There are a few important guidelines to remember when holding Meeting for Worship for Healing. The first is, you don't pray at somebody, you don't pray for somebody that wouldn't want you praying for them in this way. For example, if you hold President Bush in the light (and I believe we all should), you aren't doing it to try to change him and make him do what you want him to, you just pray that God will help him and heal him from anything that is troubling him. In MfWfH, that might apply to one party in a divorce, or someone that needs to change some self-destructive behavior. If that person doesn't ask for healing, or it is likely that they wouldn't ask, we don't pray for them.

Second, we aren't praying for a specific resolution, we are just holding that person up to God and asking for God to heal the person or situation. If someone is dying, the end result might be for the person to die, we don't always know what is best, so we put our trust in God.

Third, sometimes people feel moved to lay their hands on the person being healed. I have a tendancy to do this. We make sure that anyone requesting healing is comfortable with this or not. If the person is not comfortable with it, we make sure everyone knows not to put hands on them. There are so many reasons why someone might feel uncomfortable with touchin and it is important that people not feel that pressured to accept touching, it can do more harm than good. Also, Friend Hildie Weiler told me that when she trained in England, they warned not to place hands on the top of the head. I don't know why, and I have to say that I have never felt moved to place my hands there, but I pass this information along.

The Meeting for Worship for Healing has a clerk, or a convener, who initially writes down the requests. We prefer that the person to be healed is present, but we also take requests for people who aren't there (assuming they would approve of our efforts). You should do no more than 8 requests (I have done 9 once, but it did get pretty long -- it can be an exhausting process, don't overdo). Once the clerk has a slate of requests, the group goes into silent worship for a period of time. When the clerk feels moved to do so, he or she reads off the one of the requests. The clerk discerns which request to present next, they are not necessarily in the order they were first taken down. It is also up to the clerk to discern how long to spend on each request. I find that we tend to spend more time when the person is actually present, and there also seems to be a pretty clear sense of when we are done. I think that so far, it has been rare to spend more than 10 minutes on someone. When we have gone through the slate of requests, the clerk asks for any other names to be held in the light, this is usually done at about the speed we do at the end of Meeting for Worship. When the meeting is over, we either shake or hold hands. Sometimes we all join hands and stand for a moment.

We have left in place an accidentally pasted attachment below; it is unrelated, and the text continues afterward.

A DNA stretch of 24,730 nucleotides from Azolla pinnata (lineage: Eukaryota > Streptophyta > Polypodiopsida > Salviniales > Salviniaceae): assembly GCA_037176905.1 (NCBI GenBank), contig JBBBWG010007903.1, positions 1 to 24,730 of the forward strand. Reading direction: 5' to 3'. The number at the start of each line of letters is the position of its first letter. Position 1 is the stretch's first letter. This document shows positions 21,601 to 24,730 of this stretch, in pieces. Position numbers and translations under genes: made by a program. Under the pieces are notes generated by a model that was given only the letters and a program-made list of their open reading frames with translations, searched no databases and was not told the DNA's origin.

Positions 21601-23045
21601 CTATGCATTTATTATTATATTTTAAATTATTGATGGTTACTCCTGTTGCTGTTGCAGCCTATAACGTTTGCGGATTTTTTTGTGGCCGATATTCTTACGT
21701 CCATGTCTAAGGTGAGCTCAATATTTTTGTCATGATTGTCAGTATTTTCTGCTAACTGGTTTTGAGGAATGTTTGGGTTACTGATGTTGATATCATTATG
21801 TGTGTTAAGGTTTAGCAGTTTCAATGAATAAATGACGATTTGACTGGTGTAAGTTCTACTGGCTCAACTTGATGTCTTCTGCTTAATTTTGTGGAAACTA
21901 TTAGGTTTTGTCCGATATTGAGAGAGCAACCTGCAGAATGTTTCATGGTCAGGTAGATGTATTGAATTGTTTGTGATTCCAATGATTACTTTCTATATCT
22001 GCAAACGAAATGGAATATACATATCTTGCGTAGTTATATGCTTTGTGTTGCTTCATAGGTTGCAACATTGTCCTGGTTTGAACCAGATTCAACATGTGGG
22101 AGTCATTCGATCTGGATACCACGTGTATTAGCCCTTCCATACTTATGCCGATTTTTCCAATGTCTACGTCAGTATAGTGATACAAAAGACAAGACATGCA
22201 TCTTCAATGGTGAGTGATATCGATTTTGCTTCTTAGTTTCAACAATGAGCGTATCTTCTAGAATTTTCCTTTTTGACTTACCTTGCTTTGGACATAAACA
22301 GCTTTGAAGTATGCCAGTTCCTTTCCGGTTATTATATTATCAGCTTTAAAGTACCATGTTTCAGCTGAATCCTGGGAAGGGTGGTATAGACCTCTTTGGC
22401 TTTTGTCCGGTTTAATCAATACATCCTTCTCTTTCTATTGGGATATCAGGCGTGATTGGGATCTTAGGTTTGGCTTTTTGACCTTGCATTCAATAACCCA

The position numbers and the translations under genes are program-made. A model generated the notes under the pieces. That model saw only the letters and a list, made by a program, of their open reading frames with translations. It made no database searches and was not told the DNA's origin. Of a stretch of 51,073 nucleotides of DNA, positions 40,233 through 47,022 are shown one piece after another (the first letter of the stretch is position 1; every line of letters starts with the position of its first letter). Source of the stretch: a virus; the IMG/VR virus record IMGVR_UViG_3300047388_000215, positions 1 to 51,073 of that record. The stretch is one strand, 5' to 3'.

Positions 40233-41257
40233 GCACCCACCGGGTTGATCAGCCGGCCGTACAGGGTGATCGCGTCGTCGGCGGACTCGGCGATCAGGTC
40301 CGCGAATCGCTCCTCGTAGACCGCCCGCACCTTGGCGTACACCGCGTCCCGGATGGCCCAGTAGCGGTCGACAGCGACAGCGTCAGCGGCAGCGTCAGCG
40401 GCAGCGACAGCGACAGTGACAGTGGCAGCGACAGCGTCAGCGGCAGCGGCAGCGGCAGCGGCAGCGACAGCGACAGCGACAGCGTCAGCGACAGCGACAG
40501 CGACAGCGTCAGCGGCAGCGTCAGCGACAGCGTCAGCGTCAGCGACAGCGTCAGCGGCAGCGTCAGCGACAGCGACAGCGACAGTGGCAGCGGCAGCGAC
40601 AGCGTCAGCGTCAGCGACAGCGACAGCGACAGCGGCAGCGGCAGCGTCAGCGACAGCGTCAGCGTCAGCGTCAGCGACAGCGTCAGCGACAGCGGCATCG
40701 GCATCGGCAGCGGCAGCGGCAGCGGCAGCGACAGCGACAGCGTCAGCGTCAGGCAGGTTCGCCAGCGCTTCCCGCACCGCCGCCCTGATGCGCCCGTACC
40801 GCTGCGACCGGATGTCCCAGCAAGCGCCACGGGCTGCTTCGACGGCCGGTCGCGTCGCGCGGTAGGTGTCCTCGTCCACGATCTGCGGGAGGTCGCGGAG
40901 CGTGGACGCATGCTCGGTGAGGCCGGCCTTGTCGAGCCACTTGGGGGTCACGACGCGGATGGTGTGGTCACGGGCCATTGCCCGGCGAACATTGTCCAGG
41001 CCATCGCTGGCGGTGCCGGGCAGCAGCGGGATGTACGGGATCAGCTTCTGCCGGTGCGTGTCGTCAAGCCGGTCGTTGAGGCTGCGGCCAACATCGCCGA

Richard Lee always recommends having refreshments handy for afterwards. The meeting can be pretty draining, especially with a full slate of requests. We haven't really gotten into that habit at Atlanta Friends Meeting yet, that's probably my fault.

1 comment:

  1. Mark really has the essence of this ministry. It is wonderful to see him continue in his gift. He is a powerful healer.

    I tried to read what Mark wrote as though I knew nothing about the topic. I came away feeling like I learned a lot. It is a clearly written piece.

    All the best!

    -Richard Lee